History of Syracuse, Utah
Taken from the Utah History Encyclopedia. (Links Added)

The Japanese people first came to Syracuse in 1914. Most farmed on the John R. Barnes property. They built a Buddhist church and also had several good baseball teams. Several served in the armed forces during World War II. The Japanese culture has contributed much to the community. In addition, a few Greek families moved to Syracuse and became excellent farmers. Several Hispanic families also moved into the community and worked either at defense plants or on the farms; however, only a few became permanent residents.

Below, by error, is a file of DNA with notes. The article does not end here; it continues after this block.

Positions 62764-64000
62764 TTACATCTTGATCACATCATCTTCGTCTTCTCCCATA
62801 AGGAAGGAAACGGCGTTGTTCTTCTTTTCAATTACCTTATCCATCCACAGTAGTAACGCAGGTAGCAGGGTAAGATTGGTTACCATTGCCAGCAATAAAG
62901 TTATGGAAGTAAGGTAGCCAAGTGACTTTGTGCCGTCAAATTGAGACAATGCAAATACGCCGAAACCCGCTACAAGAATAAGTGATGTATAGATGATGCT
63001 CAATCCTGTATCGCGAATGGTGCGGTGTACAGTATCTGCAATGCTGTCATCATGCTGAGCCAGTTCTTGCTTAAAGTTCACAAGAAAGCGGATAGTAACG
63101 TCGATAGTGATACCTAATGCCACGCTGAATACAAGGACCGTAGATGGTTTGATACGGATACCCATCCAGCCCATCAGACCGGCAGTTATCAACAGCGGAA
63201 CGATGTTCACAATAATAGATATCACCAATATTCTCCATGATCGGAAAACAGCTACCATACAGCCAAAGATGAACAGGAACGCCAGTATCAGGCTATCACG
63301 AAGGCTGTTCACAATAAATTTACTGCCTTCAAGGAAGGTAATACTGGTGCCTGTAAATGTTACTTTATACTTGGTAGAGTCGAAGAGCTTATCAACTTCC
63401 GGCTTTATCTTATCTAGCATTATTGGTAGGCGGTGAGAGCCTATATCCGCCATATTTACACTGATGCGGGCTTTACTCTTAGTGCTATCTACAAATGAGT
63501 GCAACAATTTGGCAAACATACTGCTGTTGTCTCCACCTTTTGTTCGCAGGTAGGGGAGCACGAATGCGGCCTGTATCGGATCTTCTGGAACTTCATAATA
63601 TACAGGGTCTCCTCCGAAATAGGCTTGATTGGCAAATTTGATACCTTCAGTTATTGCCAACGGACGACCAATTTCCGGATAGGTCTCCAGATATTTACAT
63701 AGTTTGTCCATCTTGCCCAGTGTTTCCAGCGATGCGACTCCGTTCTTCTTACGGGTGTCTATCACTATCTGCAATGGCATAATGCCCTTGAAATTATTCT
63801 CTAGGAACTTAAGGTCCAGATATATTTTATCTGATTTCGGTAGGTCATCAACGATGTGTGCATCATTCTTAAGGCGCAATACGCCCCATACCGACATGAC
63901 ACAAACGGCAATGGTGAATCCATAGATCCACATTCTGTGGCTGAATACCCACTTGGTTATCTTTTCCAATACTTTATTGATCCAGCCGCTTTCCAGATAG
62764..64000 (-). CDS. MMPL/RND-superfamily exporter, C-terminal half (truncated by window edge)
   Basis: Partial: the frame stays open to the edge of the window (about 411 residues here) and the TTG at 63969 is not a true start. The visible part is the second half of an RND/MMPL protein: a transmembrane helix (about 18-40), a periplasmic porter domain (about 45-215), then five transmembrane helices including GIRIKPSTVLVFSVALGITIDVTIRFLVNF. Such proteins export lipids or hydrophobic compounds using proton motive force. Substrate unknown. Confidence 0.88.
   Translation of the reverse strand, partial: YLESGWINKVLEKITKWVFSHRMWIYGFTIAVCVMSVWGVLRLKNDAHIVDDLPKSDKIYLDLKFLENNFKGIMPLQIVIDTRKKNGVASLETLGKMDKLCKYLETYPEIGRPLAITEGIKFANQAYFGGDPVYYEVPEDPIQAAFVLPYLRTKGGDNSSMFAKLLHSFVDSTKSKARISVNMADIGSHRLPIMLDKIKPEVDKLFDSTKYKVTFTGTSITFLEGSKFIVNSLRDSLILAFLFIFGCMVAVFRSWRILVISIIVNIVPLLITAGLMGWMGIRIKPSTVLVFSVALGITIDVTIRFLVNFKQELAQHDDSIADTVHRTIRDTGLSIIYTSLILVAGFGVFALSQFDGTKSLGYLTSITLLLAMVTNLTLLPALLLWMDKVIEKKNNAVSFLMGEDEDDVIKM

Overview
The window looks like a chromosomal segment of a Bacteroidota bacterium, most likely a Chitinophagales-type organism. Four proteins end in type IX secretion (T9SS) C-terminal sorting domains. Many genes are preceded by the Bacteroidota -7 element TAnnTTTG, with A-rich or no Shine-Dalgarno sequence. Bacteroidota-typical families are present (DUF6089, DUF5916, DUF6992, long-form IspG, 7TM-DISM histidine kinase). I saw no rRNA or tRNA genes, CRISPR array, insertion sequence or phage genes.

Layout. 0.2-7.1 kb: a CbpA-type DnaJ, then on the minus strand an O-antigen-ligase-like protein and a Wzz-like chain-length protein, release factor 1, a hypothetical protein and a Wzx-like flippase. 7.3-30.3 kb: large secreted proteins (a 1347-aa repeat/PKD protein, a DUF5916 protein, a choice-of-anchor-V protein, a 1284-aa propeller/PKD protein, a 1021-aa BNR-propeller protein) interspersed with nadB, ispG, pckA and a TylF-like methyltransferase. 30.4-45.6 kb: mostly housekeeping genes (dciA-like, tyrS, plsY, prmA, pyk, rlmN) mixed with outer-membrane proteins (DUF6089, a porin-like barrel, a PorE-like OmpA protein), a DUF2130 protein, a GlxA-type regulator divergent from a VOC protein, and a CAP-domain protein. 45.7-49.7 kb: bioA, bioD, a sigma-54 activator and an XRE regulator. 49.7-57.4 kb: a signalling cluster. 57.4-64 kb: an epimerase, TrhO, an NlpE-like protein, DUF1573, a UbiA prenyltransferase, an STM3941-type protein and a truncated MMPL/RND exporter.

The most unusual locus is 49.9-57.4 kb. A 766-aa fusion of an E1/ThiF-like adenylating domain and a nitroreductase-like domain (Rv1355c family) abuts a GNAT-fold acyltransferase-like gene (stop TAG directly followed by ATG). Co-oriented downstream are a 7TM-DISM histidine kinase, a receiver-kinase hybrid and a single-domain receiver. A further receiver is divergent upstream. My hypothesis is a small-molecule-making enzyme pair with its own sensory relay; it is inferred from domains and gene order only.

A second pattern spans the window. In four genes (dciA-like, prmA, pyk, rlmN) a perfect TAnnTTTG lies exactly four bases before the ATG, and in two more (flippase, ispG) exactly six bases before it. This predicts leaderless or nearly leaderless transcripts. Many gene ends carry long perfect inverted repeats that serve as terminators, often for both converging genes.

The Depression years were hard, but the community survived with plenty of flour, salt pork, potatoes, and bottled fruits. Almost everyone had a garden, chickens, pigs, and a cow. World War II brought more change. Jobs were plentiful at defense plants; many farmers worked their farms only part time, taking full-time jobs at Hill Field or the Naval Supply Depot. One hundred twenty Syracuse young men served in the armed forces.

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